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Poem by Hilaire Belloc


September


I, from a window where the Meuse is wide,
Looked eastward out to the September night;
The men that in the hopeless battle died
Rose, and deployed, and stationed for the fight;
A brumal army, vague and ordered large
For mile on mile by some pale general,-
I saw them lean by companies to the charge,
But no man living heard the bugle-call.

And fading still, and pointing to their scars,
They fled in lessening clouds, where gray and high
Dawn lay along the heaven in misty bars;
But watching from that eastern casement, I
Saw the Republic splendid in the sky,
And round her terrible head the morning stars.



Hilaire Belloc


Hilaire Belloc's other poems:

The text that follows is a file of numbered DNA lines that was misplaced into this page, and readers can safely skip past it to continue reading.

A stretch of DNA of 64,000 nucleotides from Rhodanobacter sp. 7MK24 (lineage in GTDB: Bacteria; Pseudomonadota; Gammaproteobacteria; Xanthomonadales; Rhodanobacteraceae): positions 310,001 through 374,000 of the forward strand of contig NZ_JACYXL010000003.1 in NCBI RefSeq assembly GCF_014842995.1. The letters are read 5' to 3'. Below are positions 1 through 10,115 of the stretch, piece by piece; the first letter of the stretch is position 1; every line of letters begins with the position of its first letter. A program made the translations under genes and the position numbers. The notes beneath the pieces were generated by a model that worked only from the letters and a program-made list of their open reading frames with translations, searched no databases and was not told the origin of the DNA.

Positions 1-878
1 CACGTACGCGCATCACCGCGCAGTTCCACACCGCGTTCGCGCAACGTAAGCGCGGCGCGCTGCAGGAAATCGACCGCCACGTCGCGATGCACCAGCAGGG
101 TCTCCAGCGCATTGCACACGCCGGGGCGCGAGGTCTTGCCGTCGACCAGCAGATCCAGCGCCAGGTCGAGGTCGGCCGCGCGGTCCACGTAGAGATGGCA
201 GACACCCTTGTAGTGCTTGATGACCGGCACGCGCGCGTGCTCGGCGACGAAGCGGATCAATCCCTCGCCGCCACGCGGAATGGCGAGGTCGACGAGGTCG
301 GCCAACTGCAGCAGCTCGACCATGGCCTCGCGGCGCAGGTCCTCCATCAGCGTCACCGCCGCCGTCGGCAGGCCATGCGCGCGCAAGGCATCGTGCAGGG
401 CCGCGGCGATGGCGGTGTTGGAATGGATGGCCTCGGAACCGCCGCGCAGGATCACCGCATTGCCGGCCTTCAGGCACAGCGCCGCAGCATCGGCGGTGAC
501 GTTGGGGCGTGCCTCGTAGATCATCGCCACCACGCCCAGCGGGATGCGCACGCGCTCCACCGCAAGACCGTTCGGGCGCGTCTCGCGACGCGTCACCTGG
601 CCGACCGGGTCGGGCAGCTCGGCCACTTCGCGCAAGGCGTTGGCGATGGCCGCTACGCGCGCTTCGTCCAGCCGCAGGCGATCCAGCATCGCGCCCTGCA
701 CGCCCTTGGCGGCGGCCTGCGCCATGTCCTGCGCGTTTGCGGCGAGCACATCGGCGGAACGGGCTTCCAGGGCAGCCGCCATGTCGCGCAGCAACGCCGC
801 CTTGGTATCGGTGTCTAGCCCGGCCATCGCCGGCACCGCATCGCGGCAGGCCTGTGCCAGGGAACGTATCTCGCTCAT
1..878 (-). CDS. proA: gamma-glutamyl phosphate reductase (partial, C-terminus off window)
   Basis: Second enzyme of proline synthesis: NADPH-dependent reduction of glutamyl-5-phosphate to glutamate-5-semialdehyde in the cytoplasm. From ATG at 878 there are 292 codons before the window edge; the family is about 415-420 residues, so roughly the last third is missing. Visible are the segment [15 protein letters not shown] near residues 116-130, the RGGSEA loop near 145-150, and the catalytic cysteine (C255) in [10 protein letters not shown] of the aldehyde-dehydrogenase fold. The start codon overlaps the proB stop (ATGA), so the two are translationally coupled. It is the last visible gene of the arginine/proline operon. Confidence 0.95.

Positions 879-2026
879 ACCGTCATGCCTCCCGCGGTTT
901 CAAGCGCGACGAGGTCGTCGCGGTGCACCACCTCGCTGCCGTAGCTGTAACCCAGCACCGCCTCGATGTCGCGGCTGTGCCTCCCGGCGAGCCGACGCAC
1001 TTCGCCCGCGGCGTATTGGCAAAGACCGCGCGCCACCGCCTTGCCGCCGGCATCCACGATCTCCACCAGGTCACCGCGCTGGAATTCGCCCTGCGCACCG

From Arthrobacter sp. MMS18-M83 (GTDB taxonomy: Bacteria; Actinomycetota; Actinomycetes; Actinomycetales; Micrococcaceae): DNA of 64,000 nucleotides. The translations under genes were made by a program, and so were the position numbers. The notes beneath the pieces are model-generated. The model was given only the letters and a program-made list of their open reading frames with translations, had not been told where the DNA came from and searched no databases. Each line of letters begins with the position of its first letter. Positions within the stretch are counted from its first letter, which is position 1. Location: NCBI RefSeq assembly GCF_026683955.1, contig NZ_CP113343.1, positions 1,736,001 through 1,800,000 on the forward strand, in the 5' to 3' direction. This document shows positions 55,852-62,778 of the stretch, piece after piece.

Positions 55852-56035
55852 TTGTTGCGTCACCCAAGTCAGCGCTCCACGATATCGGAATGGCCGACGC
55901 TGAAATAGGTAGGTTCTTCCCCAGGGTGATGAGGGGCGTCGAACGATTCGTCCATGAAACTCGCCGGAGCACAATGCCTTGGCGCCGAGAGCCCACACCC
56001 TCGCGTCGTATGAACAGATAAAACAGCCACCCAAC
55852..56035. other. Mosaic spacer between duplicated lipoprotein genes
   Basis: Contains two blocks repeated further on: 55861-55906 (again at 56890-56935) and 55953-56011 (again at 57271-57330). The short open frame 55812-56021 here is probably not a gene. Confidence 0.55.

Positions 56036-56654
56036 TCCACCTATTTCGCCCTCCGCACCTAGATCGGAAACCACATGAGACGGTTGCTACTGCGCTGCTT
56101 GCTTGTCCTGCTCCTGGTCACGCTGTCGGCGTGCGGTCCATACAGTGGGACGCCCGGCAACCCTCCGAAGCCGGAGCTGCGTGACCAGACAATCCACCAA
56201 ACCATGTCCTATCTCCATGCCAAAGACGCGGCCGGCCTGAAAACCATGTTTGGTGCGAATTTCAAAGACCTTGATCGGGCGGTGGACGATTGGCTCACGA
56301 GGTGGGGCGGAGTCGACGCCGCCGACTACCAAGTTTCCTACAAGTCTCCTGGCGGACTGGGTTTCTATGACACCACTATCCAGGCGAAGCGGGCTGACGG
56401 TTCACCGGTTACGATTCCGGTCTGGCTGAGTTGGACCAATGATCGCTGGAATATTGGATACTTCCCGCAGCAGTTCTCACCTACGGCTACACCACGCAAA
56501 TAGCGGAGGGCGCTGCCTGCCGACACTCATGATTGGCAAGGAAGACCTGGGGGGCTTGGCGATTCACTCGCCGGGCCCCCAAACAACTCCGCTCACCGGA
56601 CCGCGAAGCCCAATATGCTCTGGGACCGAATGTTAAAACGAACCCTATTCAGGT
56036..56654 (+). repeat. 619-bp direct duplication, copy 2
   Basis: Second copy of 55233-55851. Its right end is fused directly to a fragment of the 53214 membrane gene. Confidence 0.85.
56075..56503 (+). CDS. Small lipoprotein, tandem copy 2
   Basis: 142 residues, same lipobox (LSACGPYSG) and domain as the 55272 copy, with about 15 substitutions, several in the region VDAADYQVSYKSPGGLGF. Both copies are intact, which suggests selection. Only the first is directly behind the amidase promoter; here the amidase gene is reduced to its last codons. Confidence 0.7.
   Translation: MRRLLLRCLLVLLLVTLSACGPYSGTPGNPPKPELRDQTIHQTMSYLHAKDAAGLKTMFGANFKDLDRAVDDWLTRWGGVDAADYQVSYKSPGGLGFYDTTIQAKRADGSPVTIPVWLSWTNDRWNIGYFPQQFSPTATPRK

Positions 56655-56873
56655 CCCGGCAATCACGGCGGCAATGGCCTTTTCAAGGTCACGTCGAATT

1. On Torture: A Public Singer
  2. The South Country
  3. The Tiger
  4. Time Cures All
  5. Algernon


Poems of the other poets with the same name:

  • Hartley Coleridge September ("THE dark green Summer, with its massive hues")
  • Thomas Tusser September ("Thresh seed and go fan, for the plow may not lie")
  • Madison Cawein September ("The bubbled blue of morning-glory spires")
  • Archibald Lampman September ("Now hath the summer reached her golden close")
  • John Payne September ("HOW is the world of Summer's splendours shorn!")
  • Lucy Montgomery September ("Lo! a ripe sheaf of many golden days")
  • George Arnold September ("Sweet is the voice that calls")

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